MANILA CALLING sought to inspire viewers not by showing a flag-waving, triumphant victory, but by showing the brutality of the enemy and the "never say die" spirit of the Americans and Filipinos in the face of certain death. Lucky's closing radio speech to Filipinos as bombs fall, exhorting them to continue to fight the Japanese and assuring them of America's commitment to win the war, is somewhat reminiscent of the ending of Hitchcock's FOREIGN CORRESPONDENT (1940).

It's an effective low-budget film utilizing one main set, with jungle scenes filmed at the Los Angeles Arboretum. The movie was fortunate to have Nolan heading the large cast, as he's a special actor with a gift for breathing life into sketchily written characters. His line deliveries seem both authentic and unique, and his reactions and body language are also always interesting to watch.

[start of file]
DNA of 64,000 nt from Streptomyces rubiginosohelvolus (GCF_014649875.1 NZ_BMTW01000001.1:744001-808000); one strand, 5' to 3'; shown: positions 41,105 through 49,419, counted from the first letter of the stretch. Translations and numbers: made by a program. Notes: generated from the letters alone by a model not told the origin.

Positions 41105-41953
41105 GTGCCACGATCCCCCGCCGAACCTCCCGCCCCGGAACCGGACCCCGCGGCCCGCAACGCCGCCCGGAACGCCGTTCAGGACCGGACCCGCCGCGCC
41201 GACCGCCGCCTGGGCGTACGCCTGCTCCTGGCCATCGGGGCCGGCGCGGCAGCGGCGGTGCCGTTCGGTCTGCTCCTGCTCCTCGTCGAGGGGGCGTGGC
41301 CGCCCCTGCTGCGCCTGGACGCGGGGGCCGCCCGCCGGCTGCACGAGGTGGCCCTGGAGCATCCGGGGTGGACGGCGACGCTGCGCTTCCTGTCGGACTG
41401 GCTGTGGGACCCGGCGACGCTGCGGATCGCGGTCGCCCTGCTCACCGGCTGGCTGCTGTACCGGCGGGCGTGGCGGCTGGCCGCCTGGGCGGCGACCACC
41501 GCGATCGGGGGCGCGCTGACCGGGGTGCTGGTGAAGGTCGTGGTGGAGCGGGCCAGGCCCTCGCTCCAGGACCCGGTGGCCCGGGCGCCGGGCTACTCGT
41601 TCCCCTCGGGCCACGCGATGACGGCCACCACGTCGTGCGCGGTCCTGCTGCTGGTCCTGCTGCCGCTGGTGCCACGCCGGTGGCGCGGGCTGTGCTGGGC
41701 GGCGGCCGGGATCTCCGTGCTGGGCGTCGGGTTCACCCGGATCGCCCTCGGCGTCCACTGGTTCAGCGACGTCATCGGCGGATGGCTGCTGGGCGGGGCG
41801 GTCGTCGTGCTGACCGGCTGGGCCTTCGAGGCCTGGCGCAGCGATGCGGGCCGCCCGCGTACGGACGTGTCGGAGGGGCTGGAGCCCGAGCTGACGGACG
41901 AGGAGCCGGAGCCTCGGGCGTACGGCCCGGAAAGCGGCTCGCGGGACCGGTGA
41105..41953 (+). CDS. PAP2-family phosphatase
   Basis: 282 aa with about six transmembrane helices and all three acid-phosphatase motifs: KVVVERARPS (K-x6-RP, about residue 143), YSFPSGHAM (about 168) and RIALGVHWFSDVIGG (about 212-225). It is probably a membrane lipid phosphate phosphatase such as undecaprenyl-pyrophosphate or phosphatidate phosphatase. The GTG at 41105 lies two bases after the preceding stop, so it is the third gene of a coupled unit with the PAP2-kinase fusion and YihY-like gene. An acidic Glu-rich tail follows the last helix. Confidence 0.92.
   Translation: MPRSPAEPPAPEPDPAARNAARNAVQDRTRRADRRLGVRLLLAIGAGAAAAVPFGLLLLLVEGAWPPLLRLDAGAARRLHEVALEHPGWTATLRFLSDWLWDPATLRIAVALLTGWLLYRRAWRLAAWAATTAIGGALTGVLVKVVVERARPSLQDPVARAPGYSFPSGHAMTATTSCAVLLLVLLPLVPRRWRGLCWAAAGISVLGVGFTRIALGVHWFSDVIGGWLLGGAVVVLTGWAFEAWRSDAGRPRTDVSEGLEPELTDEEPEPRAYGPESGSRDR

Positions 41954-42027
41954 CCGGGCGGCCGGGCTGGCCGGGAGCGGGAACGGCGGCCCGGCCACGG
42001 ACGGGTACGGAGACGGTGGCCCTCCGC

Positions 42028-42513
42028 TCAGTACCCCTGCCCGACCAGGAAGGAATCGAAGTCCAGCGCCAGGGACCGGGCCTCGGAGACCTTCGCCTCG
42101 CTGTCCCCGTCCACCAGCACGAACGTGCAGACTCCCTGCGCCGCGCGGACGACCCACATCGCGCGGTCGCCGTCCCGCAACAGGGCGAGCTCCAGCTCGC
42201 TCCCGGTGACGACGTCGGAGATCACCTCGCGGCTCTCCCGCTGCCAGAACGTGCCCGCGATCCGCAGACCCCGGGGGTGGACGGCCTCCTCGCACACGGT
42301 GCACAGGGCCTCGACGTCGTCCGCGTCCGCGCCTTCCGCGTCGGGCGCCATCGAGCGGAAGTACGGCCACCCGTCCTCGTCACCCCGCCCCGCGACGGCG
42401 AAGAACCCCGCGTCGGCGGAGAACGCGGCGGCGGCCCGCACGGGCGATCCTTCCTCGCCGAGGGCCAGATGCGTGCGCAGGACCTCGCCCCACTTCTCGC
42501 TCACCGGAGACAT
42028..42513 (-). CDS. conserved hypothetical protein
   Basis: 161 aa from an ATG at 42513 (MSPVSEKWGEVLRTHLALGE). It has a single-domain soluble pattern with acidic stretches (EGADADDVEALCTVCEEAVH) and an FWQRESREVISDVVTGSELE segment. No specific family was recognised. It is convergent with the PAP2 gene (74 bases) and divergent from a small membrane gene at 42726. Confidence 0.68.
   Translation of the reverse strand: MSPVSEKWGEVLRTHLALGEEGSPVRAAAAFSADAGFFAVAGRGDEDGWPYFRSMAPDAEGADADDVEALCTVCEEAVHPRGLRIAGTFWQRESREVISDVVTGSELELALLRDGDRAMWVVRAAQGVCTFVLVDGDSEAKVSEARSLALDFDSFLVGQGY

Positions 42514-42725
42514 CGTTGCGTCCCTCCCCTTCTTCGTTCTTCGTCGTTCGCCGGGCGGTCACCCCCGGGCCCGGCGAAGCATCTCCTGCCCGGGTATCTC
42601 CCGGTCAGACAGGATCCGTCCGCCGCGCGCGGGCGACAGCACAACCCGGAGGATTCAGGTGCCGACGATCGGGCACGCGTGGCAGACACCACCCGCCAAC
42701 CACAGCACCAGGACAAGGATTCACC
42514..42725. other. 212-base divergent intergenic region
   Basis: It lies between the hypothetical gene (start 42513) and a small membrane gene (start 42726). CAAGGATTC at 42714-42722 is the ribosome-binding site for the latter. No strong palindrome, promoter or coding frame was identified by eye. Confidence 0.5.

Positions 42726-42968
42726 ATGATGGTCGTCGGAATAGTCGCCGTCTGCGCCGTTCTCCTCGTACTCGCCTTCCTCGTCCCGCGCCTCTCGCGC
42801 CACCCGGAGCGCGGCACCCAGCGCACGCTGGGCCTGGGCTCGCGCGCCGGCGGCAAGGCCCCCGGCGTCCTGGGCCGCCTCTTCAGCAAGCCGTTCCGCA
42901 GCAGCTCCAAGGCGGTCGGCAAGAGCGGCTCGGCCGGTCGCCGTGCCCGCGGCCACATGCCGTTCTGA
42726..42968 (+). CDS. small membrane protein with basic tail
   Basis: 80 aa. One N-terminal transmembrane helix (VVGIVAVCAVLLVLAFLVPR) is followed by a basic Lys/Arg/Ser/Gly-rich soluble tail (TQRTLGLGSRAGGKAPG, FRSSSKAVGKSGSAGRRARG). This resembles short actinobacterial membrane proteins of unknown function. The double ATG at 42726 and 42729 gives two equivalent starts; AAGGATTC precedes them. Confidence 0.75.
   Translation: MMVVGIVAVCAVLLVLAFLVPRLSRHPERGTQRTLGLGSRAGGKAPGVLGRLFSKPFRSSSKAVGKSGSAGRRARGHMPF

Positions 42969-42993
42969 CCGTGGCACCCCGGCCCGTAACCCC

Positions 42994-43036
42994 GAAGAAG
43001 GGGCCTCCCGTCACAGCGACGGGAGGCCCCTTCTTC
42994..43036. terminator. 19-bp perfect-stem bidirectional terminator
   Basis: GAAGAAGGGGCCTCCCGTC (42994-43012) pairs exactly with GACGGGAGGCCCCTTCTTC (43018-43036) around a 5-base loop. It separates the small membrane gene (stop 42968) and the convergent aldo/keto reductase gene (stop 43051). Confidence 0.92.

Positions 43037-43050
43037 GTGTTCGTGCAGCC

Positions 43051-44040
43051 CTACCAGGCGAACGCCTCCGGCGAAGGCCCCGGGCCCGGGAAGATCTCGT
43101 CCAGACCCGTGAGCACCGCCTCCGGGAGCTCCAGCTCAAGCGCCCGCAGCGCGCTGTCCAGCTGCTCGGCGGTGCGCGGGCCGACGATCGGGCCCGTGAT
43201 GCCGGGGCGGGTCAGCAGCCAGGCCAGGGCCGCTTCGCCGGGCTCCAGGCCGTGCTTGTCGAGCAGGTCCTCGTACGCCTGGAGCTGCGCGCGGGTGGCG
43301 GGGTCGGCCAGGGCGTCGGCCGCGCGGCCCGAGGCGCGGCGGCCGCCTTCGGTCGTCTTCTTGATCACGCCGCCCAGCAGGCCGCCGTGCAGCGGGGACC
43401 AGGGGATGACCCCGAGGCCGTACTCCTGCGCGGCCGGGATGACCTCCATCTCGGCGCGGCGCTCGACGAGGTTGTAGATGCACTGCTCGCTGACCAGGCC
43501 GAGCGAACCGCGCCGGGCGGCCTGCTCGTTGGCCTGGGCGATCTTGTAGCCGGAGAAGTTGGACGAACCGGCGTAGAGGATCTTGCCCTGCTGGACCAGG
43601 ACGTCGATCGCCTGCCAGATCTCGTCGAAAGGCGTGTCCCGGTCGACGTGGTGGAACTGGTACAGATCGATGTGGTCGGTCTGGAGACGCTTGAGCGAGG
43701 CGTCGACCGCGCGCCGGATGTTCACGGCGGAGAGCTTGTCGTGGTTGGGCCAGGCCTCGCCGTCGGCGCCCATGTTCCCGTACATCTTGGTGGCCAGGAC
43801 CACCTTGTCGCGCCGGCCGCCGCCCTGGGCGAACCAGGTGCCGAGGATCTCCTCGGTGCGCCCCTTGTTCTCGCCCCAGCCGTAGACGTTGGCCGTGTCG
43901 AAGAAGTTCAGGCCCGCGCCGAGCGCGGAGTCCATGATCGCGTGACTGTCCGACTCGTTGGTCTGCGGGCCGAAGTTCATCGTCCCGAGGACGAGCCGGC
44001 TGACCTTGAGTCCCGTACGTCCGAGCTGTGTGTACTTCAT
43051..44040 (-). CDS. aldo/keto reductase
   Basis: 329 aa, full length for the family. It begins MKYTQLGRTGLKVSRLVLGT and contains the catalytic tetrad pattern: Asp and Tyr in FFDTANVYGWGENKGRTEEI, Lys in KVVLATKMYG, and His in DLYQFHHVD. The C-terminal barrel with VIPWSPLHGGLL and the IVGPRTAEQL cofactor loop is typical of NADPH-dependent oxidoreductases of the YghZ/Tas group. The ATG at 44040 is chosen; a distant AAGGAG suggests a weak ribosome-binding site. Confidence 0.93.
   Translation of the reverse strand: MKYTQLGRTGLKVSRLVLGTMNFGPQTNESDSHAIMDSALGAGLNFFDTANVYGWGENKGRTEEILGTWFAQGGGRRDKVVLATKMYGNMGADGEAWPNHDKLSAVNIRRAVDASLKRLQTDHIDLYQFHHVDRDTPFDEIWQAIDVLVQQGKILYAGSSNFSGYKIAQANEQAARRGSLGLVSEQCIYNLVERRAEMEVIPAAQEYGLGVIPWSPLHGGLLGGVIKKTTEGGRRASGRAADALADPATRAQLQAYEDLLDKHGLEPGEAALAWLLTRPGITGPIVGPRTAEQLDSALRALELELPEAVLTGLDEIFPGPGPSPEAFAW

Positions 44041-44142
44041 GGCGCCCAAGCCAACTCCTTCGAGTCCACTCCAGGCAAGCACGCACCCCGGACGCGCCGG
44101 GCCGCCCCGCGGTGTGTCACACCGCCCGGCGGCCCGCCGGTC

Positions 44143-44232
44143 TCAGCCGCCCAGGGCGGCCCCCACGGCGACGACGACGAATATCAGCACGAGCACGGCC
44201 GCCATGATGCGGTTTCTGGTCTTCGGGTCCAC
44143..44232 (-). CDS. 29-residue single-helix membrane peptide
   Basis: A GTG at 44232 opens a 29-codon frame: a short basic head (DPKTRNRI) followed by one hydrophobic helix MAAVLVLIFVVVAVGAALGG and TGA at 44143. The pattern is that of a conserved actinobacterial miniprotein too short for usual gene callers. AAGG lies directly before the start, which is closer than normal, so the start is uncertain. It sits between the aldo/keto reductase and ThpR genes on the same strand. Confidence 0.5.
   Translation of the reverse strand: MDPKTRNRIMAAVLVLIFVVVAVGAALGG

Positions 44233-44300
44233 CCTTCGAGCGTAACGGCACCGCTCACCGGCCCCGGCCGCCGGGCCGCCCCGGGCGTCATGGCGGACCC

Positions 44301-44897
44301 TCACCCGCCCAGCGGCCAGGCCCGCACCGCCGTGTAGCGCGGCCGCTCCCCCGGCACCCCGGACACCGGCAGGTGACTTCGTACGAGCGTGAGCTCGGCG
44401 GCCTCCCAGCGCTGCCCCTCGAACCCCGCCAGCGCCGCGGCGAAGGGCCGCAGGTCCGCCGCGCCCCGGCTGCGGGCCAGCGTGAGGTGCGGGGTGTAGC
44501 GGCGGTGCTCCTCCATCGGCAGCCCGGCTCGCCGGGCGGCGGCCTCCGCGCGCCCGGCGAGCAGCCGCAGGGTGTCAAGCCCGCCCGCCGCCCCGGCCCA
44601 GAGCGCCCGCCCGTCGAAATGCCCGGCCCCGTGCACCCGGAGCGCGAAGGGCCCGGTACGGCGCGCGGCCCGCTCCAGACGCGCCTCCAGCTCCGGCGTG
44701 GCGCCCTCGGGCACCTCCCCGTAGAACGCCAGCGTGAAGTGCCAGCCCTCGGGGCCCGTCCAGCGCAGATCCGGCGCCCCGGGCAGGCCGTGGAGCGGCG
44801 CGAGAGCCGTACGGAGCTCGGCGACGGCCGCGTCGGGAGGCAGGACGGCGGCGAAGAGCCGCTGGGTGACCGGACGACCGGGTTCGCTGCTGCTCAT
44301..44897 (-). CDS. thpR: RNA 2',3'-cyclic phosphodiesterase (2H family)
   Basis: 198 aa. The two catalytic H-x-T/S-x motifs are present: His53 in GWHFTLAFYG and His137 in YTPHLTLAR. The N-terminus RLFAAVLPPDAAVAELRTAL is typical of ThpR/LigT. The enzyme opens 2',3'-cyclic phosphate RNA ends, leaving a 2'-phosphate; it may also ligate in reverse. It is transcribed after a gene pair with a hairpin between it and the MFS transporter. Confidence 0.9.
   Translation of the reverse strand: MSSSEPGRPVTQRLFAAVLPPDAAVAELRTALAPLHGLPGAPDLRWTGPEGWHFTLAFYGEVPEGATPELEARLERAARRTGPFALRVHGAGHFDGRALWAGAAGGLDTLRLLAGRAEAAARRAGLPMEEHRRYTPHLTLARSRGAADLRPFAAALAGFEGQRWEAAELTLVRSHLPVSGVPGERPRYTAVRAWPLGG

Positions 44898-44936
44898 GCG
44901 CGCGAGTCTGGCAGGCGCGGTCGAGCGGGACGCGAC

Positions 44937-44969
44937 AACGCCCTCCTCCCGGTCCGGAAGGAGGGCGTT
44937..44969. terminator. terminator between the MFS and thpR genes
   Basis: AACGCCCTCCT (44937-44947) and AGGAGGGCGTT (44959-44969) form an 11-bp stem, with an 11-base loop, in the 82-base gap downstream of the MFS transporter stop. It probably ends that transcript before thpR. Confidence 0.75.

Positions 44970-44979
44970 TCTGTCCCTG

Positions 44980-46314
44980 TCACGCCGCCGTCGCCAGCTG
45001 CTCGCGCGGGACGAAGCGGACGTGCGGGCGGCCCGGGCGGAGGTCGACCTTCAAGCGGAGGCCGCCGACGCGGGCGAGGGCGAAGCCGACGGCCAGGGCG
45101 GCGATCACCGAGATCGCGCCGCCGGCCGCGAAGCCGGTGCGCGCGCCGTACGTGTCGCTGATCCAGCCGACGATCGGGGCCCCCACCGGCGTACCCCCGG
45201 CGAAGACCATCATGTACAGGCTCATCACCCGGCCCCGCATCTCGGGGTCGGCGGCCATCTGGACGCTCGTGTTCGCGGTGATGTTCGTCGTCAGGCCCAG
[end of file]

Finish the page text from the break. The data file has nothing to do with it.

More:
Nolan has the most screen time of the large cast, and it's particularly compelling watching him as he philosophically accepts his likely fate. There's a scene near the end where he and Landis declare their attraction for one another, after which he shakes his head and says something like "It's too bad," knowing they won't have a future together. There's no agonizing, but more a rueful "It is what it is" acceptance of the situation.

This was an early film in the career of Cornel Wilde, who to this point had mostly been playing supporting roles. In his previous film, the "B" level comedy THE PERFECT SNOB (1941), he'd moved up to playing the romantic lead. In MANILA CALLING Jeff (Wilde) inherits command of the group early on, backed by Lucky, and he makes the case for the radio as a critically important tool to fight the Japanese and counteract their propaganda. Wilde doesn't have much chance to add dimension to his character, but he's handsome and rugged. The film was a good step up the career ladder; by 1945 Wilde would be Oscar nominated as Best Actor for A SONG TO REMEMBER (1945).